KEILAR: Have you seen $30 million? Because that much cash has gone missing, in California. The money was last seen tucked safely away, in an unmarked Los Angeles storage facility, and was taken in an Easter Sunday heist for the ages.


I promise you, this is not some kind of movie promo. Wasn't the Joker. This wasn't Danny Ocean and the gang.

Authorities haven't identified the burglars yet, who somehow came down onto the facility's roof, gained access to the vault, without tripping a single alarm.

Here with us now is someone who knows what it's like, to pull off a robbery, former bank robber and, now, crime analyst, Cain Vincent Dyer.

Such a pleasure to get your insights on this, Cain.

I mean, first off, you've seen the footage. It shows a boarded-up hole that was cracked through on a side wall, of the facility here. How do you think these robbers got inside?

CAIN VINCENT DYER, FORMER BANK ROBBER: Of course, thank you for having me, Brianna.

This is going to be one of those cases, where it will be an absolute surprise, if there is not insider knowledge here. Just the complexity of it, the way they breached this facility, there has to be, the way they surpassed the alarms.

And this is a system that's going to be pretty high tech, you know? That you're securing $30 million-plus is what is believed to have been taken. And so, these guys definitely had a window to the working -- the inner workings here.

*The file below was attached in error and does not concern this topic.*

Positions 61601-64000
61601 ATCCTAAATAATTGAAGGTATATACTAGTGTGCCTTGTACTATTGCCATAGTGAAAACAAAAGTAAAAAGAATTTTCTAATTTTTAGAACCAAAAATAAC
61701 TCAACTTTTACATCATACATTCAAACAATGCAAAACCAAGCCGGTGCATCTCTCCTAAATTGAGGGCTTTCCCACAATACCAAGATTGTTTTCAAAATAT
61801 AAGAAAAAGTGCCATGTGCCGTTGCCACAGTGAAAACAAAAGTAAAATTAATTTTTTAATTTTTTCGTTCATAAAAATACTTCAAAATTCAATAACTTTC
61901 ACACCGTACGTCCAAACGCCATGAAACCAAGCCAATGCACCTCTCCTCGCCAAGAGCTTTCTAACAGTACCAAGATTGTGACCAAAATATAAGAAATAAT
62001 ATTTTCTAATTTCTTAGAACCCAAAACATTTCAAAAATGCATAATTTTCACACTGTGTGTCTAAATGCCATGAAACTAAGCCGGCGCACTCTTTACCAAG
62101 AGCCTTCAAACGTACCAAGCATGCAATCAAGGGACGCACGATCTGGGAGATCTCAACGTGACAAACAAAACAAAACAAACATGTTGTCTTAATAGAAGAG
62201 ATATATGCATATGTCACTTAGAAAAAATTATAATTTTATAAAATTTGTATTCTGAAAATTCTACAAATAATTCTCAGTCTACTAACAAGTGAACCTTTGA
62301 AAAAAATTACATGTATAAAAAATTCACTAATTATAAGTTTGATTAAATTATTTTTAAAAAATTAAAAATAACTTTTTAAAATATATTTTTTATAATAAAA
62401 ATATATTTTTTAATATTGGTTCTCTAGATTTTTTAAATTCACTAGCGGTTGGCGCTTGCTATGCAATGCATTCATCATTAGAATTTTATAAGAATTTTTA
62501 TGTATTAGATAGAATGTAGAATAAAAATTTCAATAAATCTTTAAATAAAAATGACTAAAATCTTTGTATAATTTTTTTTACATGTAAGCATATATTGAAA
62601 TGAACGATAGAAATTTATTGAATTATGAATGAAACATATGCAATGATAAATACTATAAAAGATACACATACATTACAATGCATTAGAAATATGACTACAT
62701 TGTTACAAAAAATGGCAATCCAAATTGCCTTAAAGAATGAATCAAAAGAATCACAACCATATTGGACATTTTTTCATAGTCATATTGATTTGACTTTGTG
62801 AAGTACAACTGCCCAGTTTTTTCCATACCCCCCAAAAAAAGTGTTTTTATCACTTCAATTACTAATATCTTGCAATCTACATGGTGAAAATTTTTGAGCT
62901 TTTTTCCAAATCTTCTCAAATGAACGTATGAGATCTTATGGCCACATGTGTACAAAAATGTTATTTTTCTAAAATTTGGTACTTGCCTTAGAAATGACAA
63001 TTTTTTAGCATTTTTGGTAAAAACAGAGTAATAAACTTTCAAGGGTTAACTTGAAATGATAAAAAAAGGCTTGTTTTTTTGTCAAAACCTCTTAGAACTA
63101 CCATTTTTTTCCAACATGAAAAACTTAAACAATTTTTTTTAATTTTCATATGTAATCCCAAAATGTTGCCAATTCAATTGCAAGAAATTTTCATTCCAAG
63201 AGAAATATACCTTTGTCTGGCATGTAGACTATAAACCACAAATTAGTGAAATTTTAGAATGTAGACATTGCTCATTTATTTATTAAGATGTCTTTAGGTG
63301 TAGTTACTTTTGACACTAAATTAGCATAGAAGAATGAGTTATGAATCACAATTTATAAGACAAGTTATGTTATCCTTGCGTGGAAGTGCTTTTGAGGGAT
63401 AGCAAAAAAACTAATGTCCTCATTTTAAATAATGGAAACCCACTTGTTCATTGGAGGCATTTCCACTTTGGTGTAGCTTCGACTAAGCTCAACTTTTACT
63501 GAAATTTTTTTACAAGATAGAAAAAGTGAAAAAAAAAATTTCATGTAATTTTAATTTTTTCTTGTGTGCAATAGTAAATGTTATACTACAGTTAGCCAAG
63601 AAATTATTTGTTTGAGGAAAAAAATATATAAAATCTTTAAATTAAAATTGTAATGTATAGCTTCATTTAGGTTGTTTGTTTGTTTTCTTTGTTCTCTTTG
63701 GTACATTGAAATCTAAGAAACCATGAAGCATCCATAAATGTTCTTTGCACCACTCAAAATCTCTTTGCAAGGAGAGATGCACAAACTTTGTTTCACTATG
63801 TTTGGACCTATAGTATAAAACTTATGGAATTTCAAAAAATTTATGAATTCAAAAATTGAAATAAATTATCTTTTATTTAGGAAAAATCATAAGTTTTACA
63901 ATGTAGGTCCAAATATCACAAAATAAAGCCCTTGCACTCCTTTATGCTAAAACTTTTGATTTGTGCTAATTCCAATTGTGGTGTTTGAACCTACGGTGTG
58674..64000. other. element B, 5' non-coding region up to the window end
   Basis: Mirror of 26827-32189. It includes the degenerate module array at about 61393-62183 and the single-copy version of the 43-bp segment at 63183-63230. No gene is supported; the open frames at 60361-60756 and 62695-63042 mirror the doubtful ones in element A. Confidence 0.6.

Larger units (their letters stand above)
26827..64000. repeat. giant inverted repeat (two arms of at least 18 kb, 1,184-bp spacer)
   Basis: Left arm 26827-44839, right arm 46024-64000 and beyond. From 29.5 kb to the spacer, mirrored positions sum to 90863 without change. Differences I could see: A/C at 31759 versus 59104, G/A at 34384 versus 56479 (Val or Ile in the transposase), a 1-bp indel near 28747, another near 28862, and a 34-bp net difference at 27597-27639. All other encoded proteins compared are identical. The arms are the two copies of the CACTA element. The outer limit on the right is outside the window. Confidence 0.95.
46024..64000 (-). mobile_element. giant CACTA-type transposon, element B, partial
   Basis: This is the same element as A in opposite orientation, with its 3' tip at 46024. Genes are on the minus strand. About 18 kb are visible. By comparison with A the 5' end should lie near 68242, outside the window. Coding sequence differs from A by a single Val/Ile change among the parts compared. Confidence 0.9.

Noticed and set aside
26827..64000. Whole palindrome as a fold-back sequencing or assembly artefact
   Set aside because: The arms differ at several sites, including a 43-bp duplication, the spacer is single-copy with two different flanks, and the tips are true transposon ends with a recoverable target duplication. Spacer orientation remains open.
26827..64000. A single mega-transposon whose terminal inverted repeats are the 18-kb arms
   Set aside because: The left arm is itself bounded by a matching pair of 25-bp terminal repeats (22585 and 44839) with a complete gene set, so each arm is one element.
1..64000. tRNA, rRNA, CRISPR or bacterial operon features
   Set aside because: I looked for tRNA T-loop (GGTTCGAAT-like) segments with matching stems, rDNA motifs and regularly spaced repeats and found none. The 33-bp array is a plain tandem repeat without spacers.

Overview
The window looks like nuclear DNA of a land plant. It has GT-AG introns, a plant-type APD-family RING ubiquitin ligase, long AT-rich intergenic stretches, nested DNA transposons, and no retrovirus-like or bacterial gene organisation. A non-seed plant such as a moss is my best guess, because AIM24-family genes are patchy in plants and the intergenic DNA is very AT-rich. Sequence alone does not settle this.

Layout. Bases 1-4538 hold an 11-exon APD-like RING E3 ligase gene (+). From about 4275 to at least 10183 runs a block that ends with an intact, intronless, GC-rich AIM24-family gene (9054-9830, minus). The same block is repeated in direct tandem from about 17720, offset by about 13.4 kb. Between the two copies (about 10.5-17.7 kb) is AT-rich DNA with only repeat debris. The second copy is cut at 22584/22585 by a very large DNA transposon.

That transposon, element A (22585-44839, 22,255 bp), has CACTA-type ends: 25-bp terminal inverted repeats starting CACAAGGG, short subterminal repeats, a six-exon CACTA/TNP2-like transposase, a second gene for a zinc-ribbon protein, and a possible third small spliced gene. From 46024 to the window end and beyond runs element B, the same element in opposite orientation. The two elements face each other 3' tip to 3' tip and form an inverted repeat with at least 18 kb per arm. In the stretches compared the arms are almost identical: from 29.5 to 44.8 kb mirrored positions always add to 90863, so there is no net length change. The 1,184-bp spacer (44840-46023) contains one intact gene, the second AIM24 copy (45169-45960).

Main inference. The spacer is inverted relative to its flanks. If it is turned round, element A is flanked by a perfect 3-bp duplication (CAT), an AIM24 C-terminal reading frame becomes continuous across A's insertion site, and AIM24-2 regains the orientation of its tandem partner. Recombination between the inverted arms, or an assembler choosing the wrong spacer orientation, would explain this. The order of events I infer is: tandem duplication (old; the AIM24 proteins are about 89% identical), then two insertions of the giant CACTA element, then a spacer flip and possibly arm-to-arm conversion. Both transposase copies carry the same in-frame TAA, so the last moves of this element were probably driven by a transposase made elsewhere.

We know it's not a bank, or an actual regular depot, like we would think of. This is a building, a facility, where cash from other merchants, from around the community, are brought there, to be divvied out, and sent to other places. So, this is someone, who either has inside information, of those routes, a former employee, or someone actually probably still within the setting there.

KEILAR: So, if it's an inside job, then authorities now have a maybe somewhat limited pool of people to consider. If they narrow it down to that, how do you think the perpetrators here end up getting caught then?

VINCENT DYER: Well, it seems, going off the assumption that this is an inside job, you think it would be a lot easier.

But the 1997 Dunbar armored car heist, where they hit the depot proves to us that just because it's an inside job, that the authorities won't always have the exact knowledge.

And the other case, we have witnesses and employees that knew pretty much that it was a former employee that had been fired. They heard his voice. Yet the authorities, because they didn't have the proper evidence? And this crew was so smart, kind of like this crew here, but they -- these guys had employees that were actually there. They never slipped up for over a year.